Beatrice was the last child born to Queen Victoria and Prince Albert. Her father died when she was four and Victoria came to depend on her youngest daughter absolutely, and also demanded from her complete submission. Victoria was not above laying it down regally even with her own children. Beatrice succumbed to her mother's obsessive love, so that by the time she was in her late teens she was her constant companion and running her mother's of?ce, which meant that when Victoria died her daughter became literary executor, a role she conducted with Teutonic thoroughness. And although Victoria tried to prevent Beatrice even so much as thinking of love, her guard slipped when Beatrice met Prince Henry of Battenberg. Sadly, Beatrice inherited from her mother the hemophilia gene, which she passed on to two of her four sons and which her daughter Victoria Eugenia, in marrying Alfonso XIII of Spain, in turn passed on to the Spanish royal family. This new examination will restore her to her proper prominence---as Queen Victoria's second consort.
One of the them was a military genius, one murdered his mother and fiddled while Rome burned, another earned the nickname "sphincter artist". Six of their number were assassinated, two committed suicide—and five of them were elevated to the status of gods. They have come down to posterity as the "twelve Caesars"—Julius Caesar, Augustus, Tiberius, Caligula, Claudius, Nero, Galba, Otho, Vitellius, Vespasian, Titus, and Domitian. Under their rule, from 49 BC to AD 96, Rome was transformed from a republic to an empire, whose model of regal autocracy would survive in the West for more than a thousand years.
Matthew Dennison offers a beautifully crafted sequence of colorful biographies of each emperor, triumphantly evoking the luxury, license, brutality, and sophistication of imperial Rome at its zenith. But as well as vividly recreating the lives, loves, and vices of this motley group of despots, psychopaths and perverts, he paints a portrait of an era of political and social revolution, of the bloody overthrow of a proud, five-hundred-year-old political system and its replacement by a dictatorship which, against all the odds, succeeded more convincingly than oligarchic democracy in governing a vast international landmass.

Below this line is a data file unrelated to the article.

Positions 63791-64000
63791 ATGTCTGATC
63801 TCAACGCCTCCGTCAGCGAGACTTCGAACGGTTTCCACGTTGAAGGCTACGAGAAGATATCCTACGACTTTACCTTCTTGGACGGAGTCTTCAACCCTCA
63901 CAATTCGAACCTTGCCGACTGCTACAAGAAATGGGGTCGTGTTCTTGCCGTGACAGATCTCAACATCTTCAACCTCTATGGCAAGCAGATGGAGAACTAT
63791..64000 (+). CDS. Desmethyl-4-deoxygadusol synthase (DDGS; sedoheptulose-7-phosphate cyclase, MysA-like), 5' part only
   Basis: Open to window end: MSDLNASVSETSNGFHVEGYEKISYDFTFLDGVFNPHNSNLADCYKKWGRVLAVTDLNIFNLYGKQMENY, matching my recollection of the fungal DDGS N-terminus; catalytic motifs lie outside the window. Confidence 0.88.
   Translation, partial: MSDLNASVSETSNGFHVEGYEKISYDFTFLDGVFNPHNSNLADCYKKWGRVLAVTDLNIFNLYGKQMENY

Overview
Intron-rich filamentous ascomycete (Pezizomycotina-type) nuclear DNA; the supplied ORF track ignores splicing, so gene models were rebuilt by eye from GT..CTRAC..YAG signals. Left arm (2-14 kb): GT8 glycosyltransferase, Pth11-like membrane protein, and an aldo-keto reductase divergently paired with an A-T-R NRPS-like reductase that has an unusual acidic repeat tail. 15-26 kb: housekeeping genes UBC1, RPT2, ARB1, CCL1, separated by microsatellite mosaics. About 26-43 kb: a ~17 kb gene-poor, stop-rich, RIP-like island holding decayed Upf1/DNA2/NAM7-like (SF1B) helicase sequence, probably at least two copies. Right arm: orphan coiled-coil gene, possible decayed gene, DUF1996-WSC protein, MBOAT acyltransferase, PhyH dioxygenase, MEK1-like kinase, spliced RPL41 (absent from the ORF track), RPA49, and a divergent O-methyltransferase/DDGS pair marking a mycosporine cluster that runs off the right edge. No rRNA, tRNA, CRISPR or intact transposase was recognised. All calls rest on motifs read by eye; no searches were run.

Second wife of the emperor Augustus, mother of his successor Tiberius, grandmother of Claudius and great grandmother of Caligula, the empress Livia lived close to the center of Roman political power for eight turbulent decades. Her life spanned the years of Rome's transformation from Republic to Empire, and witnessed both its triumphs under the rule of Augustus and its lapse into instability under his dysfunctional successor.
Livia was given the honorific title Augusta in her husband's will, and was posthumously deified by the emperor Claudius—but posterity would prove less respectful. The Roman historian Tacitus anathematized her as "malevolent" and a "feminine bully" and inspired Robert Graves's celebrated twentieth-century depiction of Livia in I, Claudius as the quintessence of the scheming matriarch, poisoning her relatives one by one to smooth her son's path to the imperial throne.